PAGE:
By Angus Brown | Source: ABS, MLA's NLRS
Meat and Livestock Australia (MLA) recently released its sheep and lamb projections for 2015 and beyond, with some interesting lamb slaughter projections suggesting an 11.6% fall in slaughter from 2014. We’ve had a look at the medium and longer term implications of lower slaughter already. However, what does it mean for the remainder of this selling season, and potential price movements?
If we take MLA’s national lamb slaughter forecast for 2015 of 19.8 million head and multiply it by 49% (five year average proportion killed from January-June) it gives us 9.7 million head for slaughter from January to June. This will be a 15% reduction in lamb slaughter relative to the July-December period just gone.
According to MLA’s weekly slaughter figures, January slaughter was similar to last year, which leaves just 7.8 million head for slaughter from February to June, or 1.57 million head per month. This sounds like a lot of lambs, until we look at figure 1 which shows how the slaughter projection relates to last year and the five year average.
Over the last 10 years, we’ve never seen lamb slaughter for January-June fall 15% on the July-December values. The closest we came was in 2009-10 and 2010-11, with 9% falls in each year. Moreover, the trend was similar with lambs hitting the market earlier than normal, and subsiding in the new year simply because of lack of supply.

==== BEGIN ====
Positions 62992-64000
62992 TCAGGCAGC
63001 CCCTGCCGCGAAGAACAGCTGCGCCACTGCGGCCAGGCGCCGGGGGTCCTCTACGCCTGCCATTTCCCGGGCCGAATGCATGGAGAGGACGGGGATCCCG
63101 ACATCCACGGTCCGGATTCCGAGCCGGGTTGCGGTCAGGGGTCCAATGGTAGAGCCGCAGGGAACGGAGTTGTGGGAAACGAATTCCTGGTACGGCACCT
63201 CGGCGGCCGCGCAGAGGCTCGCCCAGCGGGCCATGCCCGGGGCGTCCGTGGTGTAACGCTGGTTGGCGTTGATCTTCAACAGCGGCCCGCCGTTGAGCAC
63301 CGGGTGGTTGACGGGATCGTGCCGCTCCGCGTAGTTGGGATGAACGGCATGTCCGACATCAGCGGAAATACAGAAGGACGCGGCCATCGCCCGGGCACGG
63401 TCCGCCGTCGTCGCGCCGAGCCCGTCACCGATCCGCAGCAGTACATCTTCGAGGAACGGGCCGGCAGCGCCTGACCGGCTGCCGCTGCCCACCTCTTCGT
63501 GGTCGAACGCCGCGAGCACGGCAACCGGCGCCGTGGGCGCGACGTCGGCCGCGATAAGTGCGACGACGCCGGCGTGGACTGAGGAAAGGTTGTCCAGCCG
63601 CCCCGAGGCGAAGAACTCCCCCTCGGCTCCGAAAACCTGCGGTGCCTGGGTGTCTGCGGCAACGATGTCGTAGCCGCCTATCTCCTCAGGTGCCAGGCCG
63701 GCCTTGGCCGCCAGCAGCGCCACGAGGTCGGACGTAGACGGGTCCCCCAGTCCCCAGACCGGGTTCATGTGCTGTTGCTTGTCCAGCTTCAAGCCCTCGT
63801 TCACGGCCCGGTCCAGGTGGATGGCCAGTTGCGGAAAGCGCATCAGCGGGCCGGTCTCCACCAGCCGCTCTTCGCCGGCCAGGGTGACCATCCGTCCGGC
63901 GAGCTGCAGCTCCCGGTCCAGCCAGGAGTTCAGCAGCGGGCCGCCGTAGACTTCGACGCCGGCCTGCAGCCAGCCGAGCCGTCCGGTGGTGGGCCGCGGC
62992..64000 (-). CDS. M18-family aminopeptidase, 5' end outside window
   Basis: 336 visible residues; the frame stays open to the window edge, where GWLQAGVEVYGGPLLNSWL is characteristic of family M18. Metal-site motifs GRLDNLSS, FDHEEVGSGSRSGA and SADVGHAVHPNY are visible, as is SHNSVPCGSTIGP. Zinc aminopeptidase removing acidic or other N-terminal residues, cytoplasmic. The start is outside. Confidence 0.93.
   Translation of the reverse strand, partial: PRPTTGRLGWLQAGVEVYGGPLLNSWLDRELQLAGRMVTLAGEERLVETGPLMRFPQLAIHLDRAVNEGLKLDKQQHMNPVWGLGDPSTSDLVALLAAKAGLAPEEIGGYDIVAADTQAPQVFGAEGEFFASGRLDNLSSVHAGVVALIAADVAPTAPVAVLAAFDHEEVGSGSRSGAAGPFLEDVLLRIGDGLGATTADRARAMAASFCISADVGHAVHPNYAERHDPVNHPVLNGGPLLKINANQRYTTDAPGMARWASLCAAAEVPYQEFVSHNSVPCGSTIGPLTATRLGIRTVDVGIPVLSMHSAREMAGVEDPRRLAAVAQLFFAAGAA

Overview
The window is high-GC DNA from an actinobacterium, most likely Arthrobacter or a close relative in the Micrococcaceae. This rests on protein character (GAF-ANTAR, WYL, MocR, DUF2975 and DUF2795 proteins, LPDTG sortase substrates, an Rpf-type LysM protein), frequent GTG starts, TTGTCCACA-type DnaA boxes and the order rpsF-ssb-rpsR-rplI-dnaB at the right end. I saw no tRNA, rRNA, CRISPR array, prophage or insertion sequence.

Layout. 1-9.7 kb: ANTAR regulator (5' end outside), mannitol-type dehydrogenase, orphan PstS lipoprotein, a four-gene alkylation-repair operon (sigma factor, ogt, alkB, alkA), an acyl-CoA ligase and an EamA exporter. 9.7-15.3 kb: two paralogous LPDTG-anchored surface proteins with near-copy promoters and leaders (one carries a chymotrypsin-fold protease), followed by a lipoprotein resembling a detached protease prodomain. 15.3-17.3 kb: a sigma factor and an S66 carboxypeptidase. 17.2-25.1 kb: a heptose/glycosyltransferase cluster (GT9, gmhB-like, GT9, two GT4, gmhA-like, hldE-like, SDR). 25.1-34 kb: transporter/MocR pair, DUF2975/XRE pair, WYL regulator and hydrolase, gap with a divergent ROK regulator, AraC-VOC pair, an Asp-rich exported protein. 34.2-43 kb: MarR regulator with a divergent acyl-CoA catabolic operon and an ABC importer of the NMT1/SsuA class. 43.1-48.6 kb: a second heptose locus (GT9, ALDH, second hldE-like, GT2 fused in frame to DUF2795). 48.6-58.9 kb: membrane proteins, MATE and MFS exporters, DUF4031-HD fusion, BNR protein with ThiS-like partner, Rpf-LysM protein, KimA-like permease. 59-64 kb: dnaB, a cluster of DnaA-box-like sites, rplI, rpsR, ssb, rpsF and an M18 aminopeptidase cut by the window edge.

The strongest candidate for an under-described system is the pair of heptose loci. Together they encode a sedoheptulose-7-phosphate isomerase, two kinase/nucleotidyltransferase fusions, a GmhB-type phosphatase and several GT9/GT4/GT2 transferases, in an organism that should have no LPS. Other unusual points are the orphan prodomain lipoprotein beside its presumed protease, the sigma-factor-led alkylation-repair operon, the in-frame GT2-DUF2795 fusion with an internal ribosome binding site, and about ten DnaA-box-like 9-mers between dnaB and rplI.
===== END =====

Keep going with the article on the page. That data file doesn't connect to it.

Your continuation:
The impact on price of the decline in supply in 2010-11 is clearly illustrated in figure 2, with prices rallying strongly from January through to March, before easing as late lambs came to market. The difference in price trend to this year so far is easily explained by figure 1. In early 2011 the real supply dearth hit in January and February before later lambs came along from March to June.
This year so far, supply has remained strong, encouraged by prices higher than last year, and possibly a move toward lotfeeding lambs. If MLA is right, there is going to be a real supply squeeze at some stage. However, even if it is out by 2 million head (10%), lamb supply over the coming five months still needs to be lower than last year.
The correction in prices last week (figure 2), which seems to be continuing into this week, has some worried that the market got overheated and might lose some ground.
Fundamentally, the market still looks to have plenty of upside potential after the current supply spurt moves through the system. The market is likely to have another crack at $6/kg cwt by the middle of March, and get a further leg up from there.
Obviously, a lot depends on how growers spread the remaining lambs out through the next five months. However, as long as slaughter keeps running at a similar level to last year, it simply takes lambs away from the April-June slaughter timeframe.
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